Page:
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Thread: Court in Argentina grants basic rights to orangutan

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    Re: Court in Argentina grants basic rights to orangutan

    Quote Originally Posted by SouthernDemocrat View Post
    It's not medical experimentation anyway that is the huge threat to orangutans, its the wholesale destruction of their habitat to create more and more palm oil plantations that could very well bring about their extinction.
    A very good point.

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    Re: Court in Argentina grants basic rights to orangutan

    Quote Originally Posted by Brother AJ View Post
    You ask a ridiculous question, and you'll get a ridiculous answer. I'd love to hear your potentially rational thoughts on why this ruling is so absurd you.
    It is just an animal, a piece of property. To be treated humanely, because we, as a society, demand that. But, still an animal with no rights.
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    Re: Court in Argentina grants basic rights to orangutan

    Quote Originally Posted by Brother AJ View Post
    Explain why.


    As I said, none of this has been conclusively proven. It is not "clear" that flies are able to experience anything, but it certainly is a possibility.
    2. The universal opinion of all legal systems deserves the benefit of presumption.

    3. Swat a fly. See how it reacts. Thus it is proven.

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    Re: Court in Argentina grants basic rights to orangutan

    Quote Originally Posted by Anthony60 View Post
    It is just an animal, a piece of property. To be treated humanely, because we, as a society, demand that. But, still an animal with no rights.
    Rights are a human construct. You and I have rights because society has long since determined that we have them. If society determines an orangutan has some basic rights, then they have them.
    "You're the only person that decides how far you'll go and what you're capable of." - Ben Saunders (Explorer and Endurance Athlete)

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    Re: Court in Argentina grants basic rights to orangutan

    Quote Originally Posted by Brother AJ View Post
    Well it's good to see so much support, but I have to say that this value being placed upon "intelligence" makes me uncomfortable. Even the "less than intelligent" do not deserve what these animals are forced to endure. Do you apply this thinking to human beings as well?

    I also hope that we will not suddenly venture down the dark road of utilitarianism and suddenly claim that these animal's rights should be taken away only if they're being tested on in a laboratory.
    Well, people have different thresholds for stuff. While I respect and understand others' thresholds, mine might differ. Personally, I do value intelligence as a criterion. I think a line must be drawn somewhere. If we were to consider 100% of the animal kingdom forbidden territory for killing them and eating them, we'd probably starve at least temporarily, since it would be difficult to replace animal protein in industrial scale to feed the huge human population in this planet. Even if we were able to replace it with 100% vegetable products, the process of planting/harvesting vegetables also kills animals, such as worms and field mice. So, I think we can't be entirely radical about it and go for some sort of blanket prohibition of any harm done to animals. Nature does have a food chain and animals themselves kill other animals in order to eat.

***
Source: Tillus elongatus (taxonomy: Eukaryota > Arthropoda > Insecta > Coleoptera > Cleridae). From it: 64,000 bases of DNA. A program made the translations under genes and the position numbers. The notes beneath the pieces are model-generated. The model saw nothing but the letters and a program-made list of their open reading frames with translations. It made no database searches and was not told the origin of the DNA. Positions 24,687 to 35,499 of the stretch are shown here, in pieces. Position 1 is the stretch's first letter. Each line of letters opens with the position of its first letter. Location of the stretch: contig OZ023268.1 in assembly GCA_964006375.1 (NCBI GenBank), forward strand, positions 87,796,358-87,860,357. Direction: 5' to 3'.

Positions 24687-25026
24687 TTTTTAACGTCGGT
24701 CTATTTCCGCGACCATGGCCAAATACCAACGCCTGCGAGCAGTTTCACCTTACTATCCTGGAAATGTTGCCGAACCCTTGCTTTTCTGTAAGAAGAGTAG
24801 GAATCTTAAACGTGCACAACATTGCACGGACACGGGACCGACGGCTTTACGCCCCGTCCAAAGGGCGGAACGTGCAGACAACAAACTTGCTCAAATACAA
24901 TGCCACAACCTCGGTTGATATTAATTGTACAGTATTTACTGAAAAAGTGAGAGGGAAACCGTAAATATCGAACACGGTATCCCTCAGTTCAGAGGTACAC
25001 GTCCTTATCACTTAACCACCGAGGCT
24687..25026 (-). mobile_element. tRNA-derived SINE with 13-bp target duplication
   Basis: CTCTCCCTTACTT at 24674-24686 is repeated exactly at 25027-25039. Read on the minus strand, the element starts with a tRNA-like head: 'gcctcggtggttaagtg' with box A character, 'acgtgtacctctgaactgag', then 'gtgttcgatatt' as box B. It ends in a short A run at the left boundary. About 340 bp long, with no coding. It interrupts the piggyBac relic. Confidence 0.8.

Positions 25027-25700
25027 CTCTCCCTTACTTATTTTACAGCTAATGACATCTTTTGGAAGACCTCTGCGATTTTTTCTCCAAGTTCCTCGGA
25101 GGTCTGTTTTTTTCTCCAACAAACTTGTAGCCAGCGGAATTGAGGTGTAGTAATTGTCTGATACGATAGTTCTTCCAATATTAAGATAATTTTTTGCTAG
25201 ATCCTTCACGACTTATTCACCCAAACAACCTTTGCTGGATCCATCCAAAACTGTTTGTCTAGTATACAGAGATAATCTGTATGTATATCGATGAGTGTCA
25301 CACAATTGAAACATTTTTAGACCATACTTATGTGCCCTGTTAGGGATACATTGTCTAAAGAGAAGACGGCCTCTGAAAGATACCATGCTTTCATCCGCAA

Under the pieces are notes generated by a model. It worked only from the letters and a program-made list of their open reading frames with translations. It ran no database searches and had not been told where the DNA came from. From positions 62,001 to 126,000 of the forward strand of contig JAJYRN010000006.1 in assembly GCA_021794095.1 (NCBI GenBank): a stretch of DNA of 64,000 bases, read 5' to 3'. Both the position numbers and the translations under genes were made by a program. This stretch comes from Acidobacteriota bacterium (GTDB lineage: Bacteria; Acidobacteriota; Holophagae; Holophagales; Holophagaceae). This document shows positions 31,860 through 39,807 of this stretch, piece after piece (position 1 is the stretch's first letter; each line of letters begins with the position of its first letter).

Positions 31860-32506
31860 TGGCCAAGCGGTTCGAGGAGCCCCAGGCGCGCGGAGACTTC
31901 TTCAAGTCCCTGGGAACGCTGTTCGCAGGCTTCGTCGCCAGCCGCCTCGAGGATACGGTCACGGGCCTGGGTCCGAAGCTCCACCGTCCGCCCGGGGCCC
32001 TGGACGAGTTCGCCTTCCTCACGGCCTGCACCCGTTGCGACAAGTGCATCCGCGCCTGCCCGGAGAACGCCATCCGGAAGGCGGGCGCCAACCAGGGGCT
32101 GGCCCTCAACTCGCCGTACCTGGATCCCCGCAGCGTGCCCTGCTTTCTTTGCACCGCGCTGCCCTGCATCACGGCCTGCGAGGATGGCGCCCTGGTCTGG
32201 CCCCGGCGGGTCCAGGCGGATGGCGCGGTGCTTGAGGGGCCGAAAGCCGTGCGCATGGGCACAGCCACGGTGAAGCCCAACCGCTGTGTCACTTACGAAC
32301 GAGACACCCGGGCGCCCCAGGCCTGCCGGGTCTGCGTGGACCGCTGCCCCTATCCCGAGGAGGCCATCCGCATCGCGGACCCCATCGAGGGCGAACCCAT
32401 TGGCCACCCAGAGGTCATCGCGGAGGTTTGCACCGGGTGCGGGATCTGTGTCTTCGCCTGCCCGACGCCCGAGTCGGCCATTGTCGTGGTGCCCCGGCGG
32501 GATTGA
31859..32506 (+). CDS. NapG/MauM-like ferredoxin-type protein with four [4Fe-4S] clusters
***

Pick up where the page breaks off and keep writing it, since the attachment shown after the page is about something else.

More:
Most people except the most pathological sociopaths, callous murderers, extremists such as ISIS, or evil dictators, believe that killing a human being is wrong. Most people think that killing most animals (at least for food; some would include hunting or fishing for sport) is not wrong. In between, people will have a spectrum of opinions. Mine happens to draw the line at high intelligence. While I have no problem with killing and eating a chicken, I'd be quite upset at, for example, hunting an orangutan for sport.

    Now, am I implying that the less intelligent human beings should be less protected than the more intelligent ones? Not at all. Even retarded human beings have a sense of self and are clearly sentient creatures (except for the very severely retarded, severely brain-damaged, vegetative ones), so, no, I'm not advocating for any kind of eugenics or attribution of higher grade rights for more intelligent humans as compared to mentally retarded ones.

    What I'm saying is that humans of all levels of intelligence AND some of the highly intelligent animal species (dolphins, certain species of whales, great apes and other primates, pigs, elephants, and maybe a few others - dogs might be a borderline case, and some studies even quote others like crows, squirrels, and even octopuses as very sentient although I'm not sure I'd go that far), should enjoy rights and protections beyond simply banning cruelty.

    So, beating and torturing a dog is a felony in the United States based on cruelty laws, but raising pigs in extremely cruel conditions and butchering them in graphic ways is considered to be perfectly normal, in spite of the fact that pigs are demonstrably much more intelligent than dogs (for example, they can play videogames, understand mirrors, know about what being killed means - and get very distressed while anticipating it, are able to differentiate other pigs individually, etc., way beyond what dogs can do). I think this makes no sense (that is, severely restrict any cruelty against dogs while allowing pigs to be treated in all sorts of despicable manners). I'd go with intelligence first, as a criterion. I'd want all senseless cruelty against animals (any animals) to be be banned and a felony, but I'd only grant personhood and the additional rights that would come with it, to the highly intelligent species, because I think granting personhood to ALL species would be a gross exaggeration. I mean, I don't think that cooking shrimp is a horrible example of animal cruelty and I don't think I'm eating people when I eat shrimp.